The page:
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September 15, 2011
For a man who started the summer amid doubts about his aptitude for one-day cricket, Alastair Cook has enjoyed a pretty healthy first season as England's full-time ODI captain.
Two hard-fought series wins over Sri Lanka and India have been complemented by his own impressive returns with the bat, and with the final act looming in Cardiff on Friday, he has the opportunity to send India back home without so much as a single victory to salve their battered pride.
"You get judged on the results and we've won both series," Cook told reporters in Cardiff. "It's an encouraging start but I think the good thing is, in the last two games we've not really played that well, but we managed to get the result which bodes well.
"Most games, especially in tournaments, are very close. It's good to get yourself used to those situations. If you dominate games it becomes less stressful. But we've made some good progress over the last couple of series."
England have a 2-0 lead with one match to play, following a wash-out in Durham and a rain-affected tie at Lord's on Sunday. Whatever happens in the fifth and final ODI cannot affect the overall result, but England have enjoyed developing their winning habit this summer, and Cook does not believe any of their appetites have been sated just yet.
"Andy [Flower] said it's amazing how quickly sport can change," said Cook. "The practice session today, you wouldn't have known what had happened in the series from the way we've trained over the last two days. The hunger in the side is there, it should be there, but it's good."
England's dominance has, to a certain extent, been mitigated by the absence of so many of India's frontline players, from their bowling spearhead Zaheer Khan to the man of the recent World Cup, Yuvraj Singh. Nevertheless, England have themselves had to make do without the likes of Kevin Pietersen, who has been rested, and Eoin Morgan, who has succumbed to a shoulder injury, but they've not let those absences affect their outlook.
"What's been encouraging is we've had no Eoin or Kevin and others have been given the chance and they've stepped up and taking their opportunities well - especially Ravi [Bopara]," said Cook. "We do need a squad and 15, 16, 17 players and people adapting to roles in the side and coming in to produce match-winning innings. The competition is there for places, and that can only be a good thing. We're all pushing to get into that eleven and competition raises the standard."
Despite Cook's best efforts, which included a remarkable innings of 80 not out from 63 balls in a 23-over second ODI at the Rose Bowl, he has been unable to break into England's Twenty20 plans, with Graeme Swann named as stand-in captain for the two matches against West Indies at The Oval next week.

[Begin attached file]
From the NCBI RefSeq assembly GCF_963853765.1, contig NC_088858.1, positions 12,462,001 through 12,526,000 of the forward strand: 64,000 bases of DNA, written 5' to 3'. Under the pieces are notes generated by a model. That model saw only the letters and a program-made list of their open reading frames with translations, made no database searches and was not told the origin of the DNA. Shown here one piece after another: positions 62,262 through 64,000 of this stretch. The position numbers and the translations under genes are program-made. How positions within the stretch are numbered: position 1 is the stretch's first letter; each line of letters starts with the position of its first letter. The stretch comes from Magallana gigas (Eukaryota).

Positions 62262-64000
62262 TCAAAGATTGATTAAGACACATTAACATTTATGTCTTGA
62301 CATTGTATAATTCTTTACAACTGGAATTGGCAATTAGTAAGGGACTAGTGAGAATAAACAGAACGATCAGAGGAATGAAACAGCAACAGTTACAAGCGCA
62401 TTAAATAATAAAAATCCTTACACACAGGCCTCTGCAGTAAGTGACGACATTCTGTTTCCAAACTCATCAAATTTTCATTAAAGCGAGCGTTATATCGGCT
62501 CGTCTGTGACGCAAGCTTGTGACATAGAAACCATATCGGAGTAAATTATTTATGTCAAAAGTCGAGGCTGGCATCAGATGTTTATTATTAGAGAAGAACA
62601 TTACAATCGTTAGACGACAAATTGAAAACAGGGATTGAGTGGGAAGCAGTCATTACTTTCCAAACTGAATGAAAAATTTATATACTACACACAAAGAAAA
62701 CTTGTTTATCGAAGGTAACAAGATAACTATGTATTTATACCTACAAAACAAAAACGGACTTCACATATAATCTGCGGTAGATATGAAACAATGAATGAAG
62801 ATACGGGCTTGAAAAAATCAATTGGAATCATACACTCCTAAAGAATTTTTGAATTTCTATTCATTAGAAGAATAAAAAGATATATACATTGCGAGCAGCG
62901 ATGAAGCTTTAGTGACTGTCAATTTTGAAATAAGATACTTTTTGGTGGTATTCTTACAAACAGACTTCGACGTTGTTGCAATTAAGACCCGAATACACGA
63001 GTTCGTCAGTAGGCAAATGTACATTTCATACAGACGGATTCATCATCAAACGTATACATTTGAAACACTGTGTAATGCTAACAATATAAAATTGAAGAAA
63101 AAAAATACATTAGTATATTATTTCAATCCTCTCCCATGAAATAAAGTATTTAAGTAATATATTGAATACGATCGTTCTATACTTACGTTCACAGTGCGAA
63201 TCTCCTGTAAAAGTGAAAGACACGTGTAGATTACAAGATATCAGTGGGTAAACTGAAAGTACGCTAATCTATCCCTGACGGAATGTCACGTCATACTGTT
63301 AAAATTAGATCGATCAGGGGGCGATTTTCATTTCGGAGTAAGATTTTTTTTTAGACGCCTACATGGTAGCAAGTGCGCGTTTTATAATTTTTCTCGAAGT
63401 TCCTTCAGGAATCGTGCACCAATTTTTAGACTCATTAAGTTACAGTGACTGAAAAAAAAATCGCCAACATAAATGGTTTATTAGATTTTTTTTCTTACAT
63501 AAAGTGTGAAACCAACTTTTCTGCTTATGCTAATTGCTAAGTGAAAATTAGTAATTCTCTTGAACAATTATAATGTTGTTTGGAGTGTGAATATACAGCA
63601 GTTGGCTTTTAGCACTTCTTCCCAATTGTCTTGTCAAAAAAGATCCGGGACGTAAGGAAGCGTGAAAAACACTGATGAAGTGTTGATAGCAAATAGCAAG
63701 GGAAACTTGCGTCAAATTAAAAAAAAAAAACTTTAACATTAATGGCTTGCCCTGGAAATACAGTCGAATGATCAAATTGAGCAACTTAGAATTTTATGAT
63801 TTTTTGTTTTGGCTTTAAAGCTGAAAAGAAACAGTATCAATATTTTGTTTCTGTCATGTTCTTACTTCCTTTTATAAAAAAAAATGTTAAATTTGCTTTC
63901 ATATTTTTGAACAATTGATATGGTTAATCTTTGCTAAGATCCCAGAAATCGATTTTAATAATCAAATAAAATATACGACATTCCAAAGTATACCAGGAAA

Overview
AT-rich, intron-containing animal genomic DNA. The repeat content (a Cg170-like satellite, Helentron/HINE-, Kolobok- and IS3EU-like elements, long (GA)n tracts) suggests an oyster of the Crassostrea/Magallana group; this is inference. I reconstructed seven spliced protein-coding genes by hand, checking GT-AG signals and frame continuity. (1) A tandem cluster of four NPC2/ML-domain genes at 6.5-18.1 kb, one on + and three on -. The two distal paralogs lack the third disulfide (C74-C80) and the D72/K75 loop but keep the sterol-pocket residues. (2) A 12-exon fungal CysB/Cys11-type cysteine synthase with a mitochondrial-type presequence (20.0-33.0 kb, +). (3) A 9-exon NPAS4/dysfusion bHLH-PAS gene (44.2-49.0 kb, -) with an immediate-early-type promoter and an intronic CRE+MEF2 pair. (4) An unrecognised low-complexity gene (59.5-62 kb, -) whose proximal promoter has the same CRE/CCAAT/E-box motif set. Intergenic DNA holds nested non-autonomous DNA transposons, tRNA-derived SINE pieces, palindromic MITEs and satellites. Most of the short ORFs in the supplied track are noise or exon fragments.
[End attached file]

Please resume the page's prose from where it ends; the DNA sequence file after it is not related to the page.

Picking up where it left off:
"I was disappointed," Cook admitted. "You are when your name's in the hat for selection and it doesn't go your way. But it gives an opportunity for Graeme to do the job and I'll think he'll do a good job. The enthusiasm he has for the game will run off on people completely. He just loves it."
Swann's default mentality is one that England as a squad appear to have adopted this summer, with the vibe within the team seemingly as good as it ever has been. "I think success brings happiness," said Cook. "It's true when you are generally happy. When you're not winning, things start to grate on you a bit more than they would normally. And they wouldn't be if you were winning. But having said that, when we lost in Perth [during the Ashes] our team spirit was still good."
As for India, their morale has been sagging for months, and with seven defeats and no victories in nine matches to date, there's little succour on offer in this final fixture. While Cook shrugged that their struggles were "no concern to us", he could at least empathise with the situation their squad now found themselves in.
"It's extremely tough because when we lost the Ashes 5-0, we found that hard," said Cook. "It's tough when you are working hard and become beaten by a better side. It's hard for morale and confidence. I'm pleased with the way we've not let them get back into their stride because we hit the ground running."
The whitewash tour of 2006-07 followed only 18 months after the highlight of England's decade, the 2005 Ashes triumph - when the side looked capable of dominating all-comers, only to suffer a catastrophic loss of form and personnel. "We haven't repeated [those mistakes] because we've got better," said Cook. "We've taken huge steps forward as a set-up and as England players. And that's why that's not happened again."
In a contest that marks the end of India's tour, there will be a more general farewell to be made, as Rahul Dravid prepares to play his 344th and final one-day international. "He's an outstanding player," said Cook. "He's scored over 10,000 runs in both forms of the game. To be around as long as he has is incredible. He's a great of the modern day, there's no doubt about that."
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Stats highlights from the fourth ODI between India and West Indies in Dharamsala